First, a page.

had a very suitable climate. Some of them had come in good financial condition
and added to their holdings
by good management. Many of the jobs held by settlers were not white collar
jobs, but required
hands and brains that were needful. Of the occupations reported were: blacksmith,
cabinet makers, merchants, carpenters, millwrights, planters, spinning
wheel makers, chair
makers, hatters, school teachers, surveyors of land, stockmen, rock and
brick masons, to name a few. By
1823, Abbeville was a growing village of substantial residents. It became
the county seat of Henry County in 1833.
factors find that Abbeville is located in the Lower Coastal Plains, an
area that runs along the southern
border of Alabama and as far north as the northern part of Henry County.
The Lower Coastal Plains are
made up of soils that respond well to good management, especially fertilizations
and irrigation. A two hour drive from Abbeville will place one at the Gulf
of Mexico's fishing areas and beaches. Lakes and streams of the Chattahoochee
are within 30 minutes, where there is an abundance of campsites and provisions
for boating and fishing. Hunting advantages further add to the enjoyment
of living in the area.
Abbeville Memorial Library maintains approximately 13,000 volumes. An excellent
working relationship exists
between the city library and the regional library, thus providing a rotation
of printed materials and giving a
broader base for the library's selection. This modern library has a spacious
meeting room and historical section that contains records and books of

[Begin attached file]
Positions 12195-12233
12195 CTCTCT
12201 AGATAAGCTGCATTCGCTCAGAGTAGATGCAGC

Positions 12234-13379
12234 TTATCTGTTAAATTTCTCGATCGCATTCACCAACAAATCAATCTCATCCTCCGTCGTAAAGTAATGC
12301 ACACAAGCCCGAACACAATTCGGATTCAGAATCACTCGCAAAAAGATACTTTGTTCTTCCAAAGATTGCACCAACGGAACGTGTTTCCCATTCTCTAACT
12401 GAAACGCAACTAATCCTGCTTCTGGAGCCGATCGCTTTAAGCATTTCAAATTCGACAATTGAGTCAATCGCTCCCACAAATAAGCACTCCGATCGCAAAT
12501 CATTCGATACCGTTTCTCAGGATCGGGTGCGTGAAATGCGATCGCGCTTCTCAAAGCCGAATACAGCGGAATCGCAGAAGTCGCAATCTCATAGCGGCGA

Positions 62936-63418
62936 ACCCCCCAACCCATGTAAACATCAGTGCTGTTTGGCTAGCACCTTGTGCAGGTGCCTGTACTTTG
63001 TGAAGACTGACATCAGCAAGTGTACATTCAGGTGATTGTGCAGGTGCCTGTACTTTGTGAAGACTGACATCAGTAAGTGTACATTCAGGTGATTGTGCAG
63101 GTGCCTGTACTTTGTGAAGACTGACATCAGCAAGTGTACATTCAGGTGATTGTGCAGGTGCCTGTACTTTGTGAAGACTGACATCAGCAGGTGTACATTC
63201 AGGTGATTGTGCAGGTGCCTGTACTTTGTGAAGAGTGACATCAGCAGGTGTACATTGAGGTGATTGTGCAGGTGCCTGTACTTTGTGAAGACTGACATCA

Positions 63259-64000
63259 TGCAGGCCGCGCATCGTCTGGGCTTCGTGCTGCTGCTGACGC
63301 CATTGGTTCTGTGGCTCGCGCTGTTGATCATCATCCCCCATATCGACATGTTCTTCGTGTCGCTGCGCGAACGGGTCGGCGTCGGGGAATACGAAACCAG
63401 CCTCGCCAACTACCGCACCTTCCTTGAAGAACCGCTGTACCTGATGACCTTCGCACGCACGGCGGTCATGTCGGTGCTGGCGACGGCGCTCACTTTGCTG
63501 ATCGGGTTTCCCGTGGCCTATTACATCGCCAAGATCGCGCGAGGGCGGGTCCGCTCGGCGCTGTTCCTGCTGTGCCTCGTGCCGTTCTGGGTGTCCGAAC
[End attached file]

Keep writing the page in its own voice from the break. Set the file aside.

the once-active Henry County Historical Society.
local newspaper is The Abbeville Herald published weekly.
Franklin - First Beachhead
into East Alabama
Location: Located near
the McKemie Bridge on Alabama Highway 10, fourteen miles east of Abbeville,
Marker Dedication or
Erection Date: January 21, 1979
The frontier village
of Franklin was established here by Colonel Robert Irwin in 1814 on the
site of the Indian town of Cheeska Talofa. It was the first colonial village
in east Alabama. Fort Gaines, Georgia, was constructed in 1816 to protect
the early settlers in this former Creek Indian Nation, West. Twenty-one
blocks were laid off for this promising river port of Abbeville. This prospective
early city never recovered from the destructive flood of 1888.
Erected by the Historic
Chattahoochee Commission and the Henry County Historical Society, 1978.
on U.S. Highway 431 at Lawrenceville, Alabama.
Marker Dedication or
Erection Date: November 12, 1978
This cultural, educational
and religious center in east Alabama was settled in 1823 and named for
Joseph Lawrence, prominent pioneer, farmer, and extensive land owner. A
Baptist and a Methodist Church were established here prior to 1830. The
first settlers of this area came from the Carolinas and Georgia, crossing
the Chattahoochee River at Franklin and squatting here until land could
be purchased in 1828.
SIDE 2: Lawrenceville
The first and foremost
educational facility in east Alabama opened here prior to 1840. It later
became the Masonic Male and Female Institute. This pioneer school was active
for 50 years graduating such outstanding personalities as Anson West, DDV,
Methodist minister, missionary, author, educator, and William C. Oates,
Governor of Alabama, Colonel C.S.A., General U.S.A., and author. Erected
by the Historic Chattahoochee Commission and the Henry County Historical
Hilliardsville post office
was established near here on May 18, 1850, with Washington H. Peacock as
its first postmaster, followed in 1860 by John M. Woods. Discontinued during
the Civil War, the post office was re-established in 1872 with Matilda
Thompson as postmistress. Later appointments were John P. Crawford in 1876,
Matilda Thompson again in 1878, James A. Phillips and Richard Knight in
1882, Mattie R. Bedell in 1883, John C. McLeod, Maggie E. Johnston in 1884,
and William F. Watford in 1887. His son, John W. Watford served from 1897
until October 15, 1907, when mail service was transferred to the Abbeville
Post Office. Erected by the Historic Chattahoochee Commission and the Henry
County Historical Society, 1989.